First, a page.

Another key pillar in strengthening the architecture of the international financial system relates to enhancing the transparency of the policy process. Transparency on the part of individual countries provides a means to foster better economic performance, in part by encouraging more widespread discussion and analysis of a country's policies. At the same time, greater access to information on the flow of credit to emerging markets could provide early indication of excessive concentration of debt, which, together with more accurate assessment of economic risk, could lead to more prudent behavior on the lenders side. Transparency on the part of the IMF (greater openness and clarity on our policies and advice) can also contribute to a better understanding of our role and operations and of our views on the policies of member countries. Here too, important progress has been made recently, including increased release of information on the Fund's financial practices; the publication of Press Information Notices following Article IV consultations with member governments; the release of documents relating to the Debt Initiative for the Heavily Indebted Poor Countries; and the release of internal and external evaluations of Fund operations. This information is now made available on the IMF's website. The Fund is also considering the voluntary release of staff reports and other documents relating to a members commitment under an arrangement with the Fund, although more deliberation is needed in this area.
Integrated international capital markets bring substantial benefits, but carry risks and need to be managed carefully. Consequently, with respect to capital account liberalization, the emphasis should be on an orderly and well-sequenced liberalization process, to be supported by an adequate institutional set up to strengthen the ability of financial intermediaries and other market participants to manage risk. I would like to note that introducing or tightening capital controls is not always appropriate to deal effectively with fundamental economic imbalances. Any temporary breathing space that such measures may bring needs to be weighed against the long-term damage to investor confidence and the distorting effects in resource allocation. However, the IMF will review the experience with temporary controls on capital movements and the circumstances under which such measures may be appropriate. As you are undoubtedly aware, views differ on the usefulness and effectiveness of capital controls. Nonetheless, effective international coordination and supervision of such liberalization is at the heart of ongoing efforts to enhance the IMF's role in this area.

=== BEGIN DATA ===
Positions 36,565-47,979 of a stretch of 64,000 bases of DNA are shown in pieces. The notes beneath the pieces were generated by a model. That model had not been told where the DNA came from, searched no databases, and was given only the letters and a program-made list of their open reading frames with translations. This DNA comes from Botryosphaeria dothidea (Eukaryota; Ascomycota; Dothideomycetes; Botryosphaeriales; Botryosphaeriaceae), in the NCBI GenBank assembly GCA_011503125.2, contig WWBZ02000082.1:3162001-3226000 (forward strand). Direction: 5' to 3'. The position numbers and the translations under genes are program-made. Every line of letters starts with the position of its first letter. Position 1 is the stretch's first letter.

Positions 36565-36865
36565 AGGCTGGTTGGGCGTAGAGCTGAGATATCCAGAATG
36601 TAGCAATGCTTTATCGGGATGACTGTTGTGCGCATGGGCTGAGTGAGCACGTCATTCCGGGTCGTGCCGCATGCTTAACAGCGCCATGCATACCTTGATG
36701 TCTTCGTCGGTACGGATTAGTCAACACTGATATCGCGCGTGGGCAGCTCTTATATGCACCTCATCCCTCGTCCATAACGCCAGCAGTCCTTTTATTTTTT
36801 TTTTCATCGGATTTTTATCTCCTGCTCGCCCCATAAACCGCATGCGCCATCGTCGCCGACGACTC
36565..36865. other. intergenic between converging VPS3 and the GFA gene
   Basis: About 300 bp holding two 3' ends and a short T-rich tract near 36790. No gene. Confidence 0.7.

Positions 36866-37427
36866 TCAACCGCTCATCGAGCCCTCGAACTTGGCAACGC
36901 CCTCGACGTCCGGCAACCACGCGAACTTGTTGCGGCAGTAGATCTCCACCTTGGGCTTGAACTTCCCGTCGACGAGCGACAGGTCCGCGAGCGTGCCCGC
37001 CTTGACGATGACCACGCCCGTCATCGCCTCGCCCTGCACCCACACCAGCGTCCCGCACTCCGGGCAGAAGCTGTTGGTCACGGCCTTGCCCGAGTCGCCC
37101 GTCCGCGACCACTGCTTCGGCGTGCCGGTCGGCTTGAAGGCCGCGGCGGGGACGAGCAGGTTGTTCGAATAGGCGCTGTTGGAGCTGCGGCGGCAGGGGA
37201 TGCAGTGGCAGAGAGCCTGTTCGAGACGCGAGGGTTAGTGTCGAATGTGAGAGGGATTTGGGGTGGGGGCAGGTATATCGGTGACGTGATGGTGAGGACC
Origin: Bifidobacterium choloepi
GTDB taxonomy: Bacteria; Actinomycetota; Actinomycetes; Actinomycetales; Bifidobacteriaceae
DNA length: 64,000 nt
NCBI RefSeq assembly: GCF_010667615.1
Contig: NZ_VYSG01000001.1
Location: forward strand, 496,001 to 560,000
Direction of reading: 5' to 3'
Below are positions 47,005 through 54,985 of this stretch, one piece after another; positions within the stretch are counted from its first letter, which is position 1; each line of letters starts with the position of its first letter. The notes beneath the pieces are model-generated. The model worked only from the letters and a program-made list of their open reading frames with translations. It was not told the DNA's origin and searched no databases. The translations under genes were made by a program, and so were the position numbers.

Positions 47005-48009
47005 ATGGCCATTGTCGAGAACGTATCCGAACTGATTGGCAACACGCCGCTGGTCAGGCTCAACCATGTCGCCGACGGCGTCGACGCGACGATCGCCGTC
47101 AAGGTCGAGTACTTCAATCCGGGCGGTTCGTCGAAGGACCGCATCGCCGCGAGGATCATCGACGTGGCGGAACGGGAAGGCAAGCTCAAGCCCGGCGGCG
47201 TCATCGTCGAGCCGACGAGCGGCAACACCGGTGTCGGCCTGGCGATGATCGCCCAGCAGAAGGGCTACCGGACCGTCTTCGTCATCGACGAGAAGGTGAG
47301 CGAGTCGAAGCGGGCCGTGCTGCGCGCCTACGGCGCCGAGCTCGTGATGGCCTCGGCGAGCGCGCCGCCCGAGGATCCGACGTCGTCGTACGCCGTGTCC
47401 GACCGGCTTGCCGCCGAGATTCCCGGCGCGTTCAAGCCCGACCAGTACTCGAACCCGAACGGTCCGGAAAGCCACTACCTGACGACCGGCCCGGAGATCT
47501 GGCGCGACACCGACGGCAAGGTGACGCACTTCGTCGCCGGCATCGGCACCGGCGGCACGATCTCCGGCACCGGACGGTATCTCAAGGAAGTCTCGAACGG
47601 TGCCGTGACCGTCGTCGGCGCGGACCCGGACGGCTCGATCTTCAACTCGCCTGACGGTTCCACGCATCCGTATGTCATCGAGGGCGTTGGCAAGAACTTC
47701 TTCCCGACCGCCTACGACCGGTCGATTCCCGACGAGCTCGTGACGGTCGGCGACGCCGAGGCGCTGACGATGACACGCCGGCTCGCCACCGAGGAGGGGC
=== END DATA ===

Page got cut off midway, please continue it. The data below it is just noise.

The international community is examining measures that can involve the private sector more systematically in preventing and resolving financial crises. The aim here is to bring about a more orderly adjustment process; limit moral hazard and strengthen market discipline; and help emerging market borrowers protect themselves against volatility and contagion. In the crisis countries, the involvement of the private sector has been varied. For example, in Korea and Indonesia, private sector financing in support of each country's adjustment efforts was secured through moral suasion and Fund involvement. In the case of Brazil, voluntary agreement was reached with commercial bank creditors to maintain their credit exposure. Other countries in difficulties will have to approach their bondholders for refinancing to spread out the payment stream and reduce the burden of debt service. This is one of the most complex issues being considered in the continuing discussions of the new financial architecture, and a consensus has yet to emerge.
Finally, the new architecture could well include a social building block, which would seek an international commitment to appropriate social safety nets, core labor standards, consensus-building in countries, and common social goals.
As we look ahead, crisis prevention will be the key. In this area, there will be added demand on IMF surveillance activities. Prevention will also be helped by the recently established contingent credit line in the IMF which will enhance the ability of countries pursuing sound policies to stay the course, even when there is a marked deterioration in the external financial environment. This facility will also increase the incentive for countries to follow strong fiscal, monetary, exchange rate and debt management policies as well to adhere to internationally accepted standards.
In concluding, I would like to say that important inroads have been made in the reform of the global system since the onset of the Asian crisis. While progress is being made, there is much to be done, and an internationally coordinated and sustained effort is needed to complete the task. The IMF will continue to be a focal point of the policy debate, and of coordination and implementation, but the major contribution must also come from member countries and other international organizations. The IMF will play its part with the support of its membership.